Kirogi (the wild geese, high in the clean blue air, are heading home)
Wild geese or “kirogi” in Korean is used to describe the contemporary condition of transnational families, living bifurcated migratory lives within multiple nation states. In the work, the water acts as a portal and the body transforms through its search for a cultural signifier of belonging and orientation, and is subjected to disorientation and precarity.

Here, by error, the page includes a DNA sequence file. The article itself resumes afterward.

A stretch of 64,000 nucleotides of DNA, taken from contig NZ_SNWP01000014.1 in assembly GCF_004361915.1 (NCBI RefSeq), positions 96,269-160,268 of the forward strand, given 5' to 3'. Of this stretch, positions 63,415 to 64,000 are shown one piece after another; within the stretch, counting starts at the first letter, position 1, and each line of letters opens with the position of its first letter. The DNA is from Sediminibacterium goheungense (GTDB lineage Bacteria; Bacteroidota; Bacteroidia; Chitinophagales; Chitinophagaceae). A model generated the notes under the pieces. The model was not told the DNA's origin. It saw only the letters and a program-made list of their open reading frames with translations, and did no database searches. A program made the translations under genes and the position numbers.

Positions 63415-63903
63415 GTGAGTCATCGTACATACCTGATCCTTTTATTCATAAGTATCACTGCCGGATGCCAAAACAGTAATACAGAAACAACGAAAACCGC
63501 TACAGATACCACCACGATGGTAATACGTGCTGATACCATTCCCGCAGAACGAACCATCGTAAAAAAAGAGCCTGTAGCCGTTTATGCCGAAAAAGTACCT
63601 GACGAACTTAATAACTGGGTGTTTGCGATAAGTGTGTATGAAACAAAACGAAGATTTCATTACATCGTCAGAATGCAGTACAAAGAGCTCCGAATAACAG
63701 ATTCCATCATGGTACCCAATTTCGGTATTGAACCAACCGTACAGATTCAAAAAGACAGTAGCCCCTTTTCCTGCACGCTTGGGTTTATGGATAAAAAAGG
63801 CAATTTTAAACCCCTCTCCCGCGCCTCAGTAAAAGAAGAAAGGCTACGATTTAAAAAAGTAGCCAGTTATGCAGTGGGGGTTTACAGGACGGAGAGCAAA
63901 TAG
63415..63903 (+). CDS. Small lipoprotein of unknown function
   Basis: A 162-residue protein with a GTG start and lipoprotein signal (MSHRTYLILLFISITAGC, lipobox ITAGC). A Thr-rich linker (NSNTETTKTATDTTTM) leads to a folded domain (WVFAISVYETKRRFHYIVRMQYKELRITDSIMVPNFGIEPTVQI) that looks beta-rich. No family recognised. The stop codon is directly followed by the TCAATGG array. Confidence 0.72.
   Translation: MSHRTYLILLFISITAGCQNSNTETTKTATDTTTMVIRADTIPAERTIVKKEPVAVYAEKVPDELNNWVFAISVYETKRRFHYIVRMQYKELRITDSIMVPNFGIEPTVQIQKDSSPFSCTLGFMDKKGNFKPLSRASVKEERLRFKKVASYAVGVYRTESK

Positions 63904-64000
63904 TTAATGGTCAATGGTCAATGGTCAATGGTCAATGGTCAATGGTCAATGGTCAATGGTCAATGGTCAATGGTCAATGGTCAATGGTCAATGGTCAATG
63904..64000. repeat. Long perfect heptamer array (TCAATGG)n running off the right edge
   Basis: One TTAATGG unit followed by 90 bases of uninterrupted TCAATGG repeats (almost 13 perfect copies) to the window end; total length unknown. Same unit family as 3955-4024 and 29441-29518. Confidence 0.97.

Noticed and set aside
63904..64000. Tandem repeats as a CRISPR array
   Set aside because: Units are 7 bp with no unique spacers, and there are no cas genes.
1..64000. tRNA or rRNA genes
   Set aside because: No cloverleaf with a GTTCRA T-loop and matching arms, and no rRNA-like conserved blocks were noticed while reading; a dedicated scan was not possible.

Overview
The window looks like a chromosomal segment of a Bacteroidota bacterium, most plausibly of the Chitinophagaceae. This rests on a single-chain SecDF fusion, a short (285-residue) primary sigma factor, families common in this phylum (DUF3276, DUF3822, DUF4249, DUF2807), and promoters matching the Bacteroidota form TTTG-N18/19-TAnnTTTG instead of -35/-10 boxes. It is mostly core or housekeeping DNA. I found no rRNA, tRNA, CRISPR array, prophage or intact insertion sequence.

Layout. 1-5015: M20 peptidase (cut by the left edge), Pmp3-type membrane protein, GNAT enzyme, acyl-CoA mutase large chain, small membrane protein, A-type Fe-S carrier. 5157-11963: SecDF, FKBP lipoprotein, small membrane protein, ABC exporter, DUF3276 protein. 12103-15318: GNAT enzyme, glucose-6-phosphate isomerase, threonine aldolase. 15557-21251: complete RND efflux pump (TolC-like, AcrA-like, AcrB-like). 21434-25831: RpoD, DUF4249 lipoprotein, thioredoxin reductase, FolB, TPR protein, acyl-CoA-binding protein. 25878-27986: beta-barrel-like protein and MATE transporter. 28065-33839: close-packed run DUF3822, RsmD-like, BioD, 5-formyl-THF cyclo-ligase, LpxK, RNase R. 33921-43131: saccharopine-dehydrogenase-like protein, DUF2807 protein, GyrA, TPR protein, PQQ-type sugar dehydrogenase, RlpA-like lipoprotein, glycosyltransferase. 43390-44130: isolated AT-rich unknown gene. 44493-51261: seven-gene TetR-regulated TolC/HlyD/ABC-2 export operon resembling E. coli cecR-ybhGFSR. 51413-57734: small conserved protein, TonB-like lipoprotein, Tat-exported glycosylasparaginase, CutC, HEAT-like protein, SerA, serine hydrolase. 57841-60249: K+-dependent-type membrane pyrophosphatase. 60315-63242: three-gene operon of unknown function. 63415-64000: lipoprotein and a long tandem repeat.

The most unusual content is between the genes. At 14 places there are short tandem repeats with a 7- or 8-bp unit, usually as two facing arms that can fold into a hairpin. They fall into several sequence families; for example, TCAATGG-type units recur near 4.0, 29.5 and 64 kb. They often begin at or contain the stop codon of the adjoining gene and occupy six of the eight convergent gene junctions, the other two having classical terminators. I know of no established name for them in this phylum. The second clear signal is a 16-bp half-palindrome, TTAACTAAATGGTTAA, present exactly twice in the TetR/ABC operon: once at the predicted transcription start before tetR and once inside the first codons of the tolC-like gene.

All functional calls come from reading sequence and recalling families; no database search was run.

Informed by a lifetime of movement through the United States, Canada, and South Korea, Josephine Lee’s interdisciplinary practice is heavily informed by the psychic violence of cultural assimilation and naturalization through migration. Lee’s sculptures, installations, and performances, intersect narratives of dispossession and nationalism, making explicit how ideas of place are entangled within politics of citizenship and national identity. Within this framework, Lee’s materials and forms both signify and complicate overlapping identity formations, and notions of home and belonging.